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Fuji X100 : Intelligent Flash

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Fuji X100 | 1/400 sec, f/5.6, ISO 800

You know those tiny and often useless flash units built into many smaller cameras or that pop out of the top of many DSLRs? The ones that many people totally avoid using because they seem to hurt more than help? The X100 has one of those. Here’s the thing though: I actually find it useful.

Sometimes you’re dealing with pretty crummy lighting and you need a small amount of fill, a kiss of light to hit your subject to keep them from being all shadowed up. Muah:

A few more examples of how well the fill flash works on this camera.

In these three image there was so much harsh sunlight (the sun was directly above us at this particular time of the day) that a straight shot without flash would have looked terrible. So I had my subjects look down, essentially shadowing their faces, and I popped some on camera light at them. Worked great for preserving detail in the background without completely silhouetting my subjects.

There is one problem you can run into however. You can see it in the image of the wifie above: Notice how her eyes and nose are lit by the flash, but there seems to be a loss of light from her nose down? That’s the accessory hood getting in the way:

I kind of light the spot light sort of look it gave to the image, but in most cases you’ll want to remove the X100’s lens hood (if you have one) before you use the flash.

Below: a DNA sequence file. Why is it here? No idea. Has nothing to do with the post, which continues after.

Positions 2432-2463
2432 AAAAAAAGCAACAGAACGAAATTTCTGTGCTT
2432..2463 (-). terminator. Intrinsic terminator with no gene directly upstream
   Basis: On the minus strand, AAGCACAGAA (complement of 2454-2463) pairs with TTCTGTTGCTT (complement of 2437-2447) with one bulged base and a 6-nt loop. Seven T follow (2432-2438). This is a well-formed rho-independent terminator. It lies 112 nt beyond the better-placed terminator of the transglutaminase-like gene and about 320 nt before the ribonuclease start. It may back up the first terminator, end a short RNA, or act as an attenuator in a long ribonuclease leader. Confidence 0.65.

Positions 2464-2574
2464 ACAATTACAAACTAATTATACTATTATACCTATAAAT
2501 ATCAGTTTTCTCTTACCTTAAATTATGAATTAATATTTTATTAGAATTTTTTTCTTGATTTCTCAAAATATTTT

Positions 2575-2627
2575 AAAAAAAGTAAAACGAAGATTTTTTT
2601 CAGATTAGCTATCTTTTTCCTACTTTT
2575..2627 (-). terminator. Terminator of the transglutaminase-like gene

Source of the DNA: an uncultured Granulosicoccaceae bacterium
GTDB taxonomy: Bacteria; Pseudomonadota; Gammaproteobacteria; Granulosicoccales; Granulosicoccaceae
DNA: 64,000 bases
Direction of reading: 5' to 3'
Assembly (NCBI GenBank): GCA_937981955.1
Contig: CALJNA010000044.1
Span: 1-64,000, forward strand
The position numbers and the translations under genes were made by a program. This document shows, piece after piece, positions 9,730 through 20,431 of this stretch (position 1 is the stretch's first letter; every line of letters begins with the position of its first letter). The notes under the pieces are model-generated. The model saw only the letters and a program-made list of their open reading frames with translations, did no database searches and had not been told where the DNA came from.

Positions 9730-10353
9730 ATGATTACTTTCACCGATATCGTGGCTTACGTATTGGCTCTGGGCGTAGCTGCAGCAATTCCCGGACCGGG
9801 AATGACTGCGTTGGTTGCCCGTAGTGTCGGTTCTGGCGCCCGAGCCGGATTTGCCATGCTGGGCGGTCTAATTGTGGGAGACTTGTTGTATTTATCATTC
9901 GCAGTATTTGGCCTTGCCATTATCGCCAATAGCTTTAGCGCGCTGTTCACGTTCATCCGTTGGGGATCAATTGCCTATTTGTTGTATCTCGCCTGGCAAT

Fuji X100 |  1/950 sec, f/2, ISO 400

I wrote a post a while back that covered the X100’s ability to sync with my SB-900 flashgun at crazy high shutter speeds. That high speed sync helps the camera’s tiny, relatively low-powered built-in flash as well, allowing you to shoot wide open and still light a heavily backlit subject with it, as seen in the example above.


Left: Fuji X100 | 1/30 sec, f/2, ISO 3200 || Right: Fuji X100 | 1/40 sec, f/2, ISO 3200

Don’t get me wrong, I certainly don’t go out of my way to use that tiny little on-camera flash. Sometimes however, using it becomes the difference between getting a shot and not getting a shot. In that sort of situation, I’m pretty surprised at how easy it is to get natural results with the built-in flash. Low light portraits are a good example (above).

Ever use flash to take someone’s photo in a dark room or outside at night and get a super bright or even blown-out subject with a black hole for a background? Yuck. You can usually compensate by manually using a slower shutter speed to burn in some ambient while you mix your flash in to get a better image, or in the X100’s case, just turn the flash on and shoot.  Both of the low light shots above were taken in Aperture Priority Auto. All I did was turn the flash on and the camera did the rest, properly exposing my subject and balancing in the ambient (whatever little amount of ambient there was anyway).

Of course, human beings are not the only subjects the little flash can help you out with:


Fuji X100 | 1/750 sec, f/10, ISO 400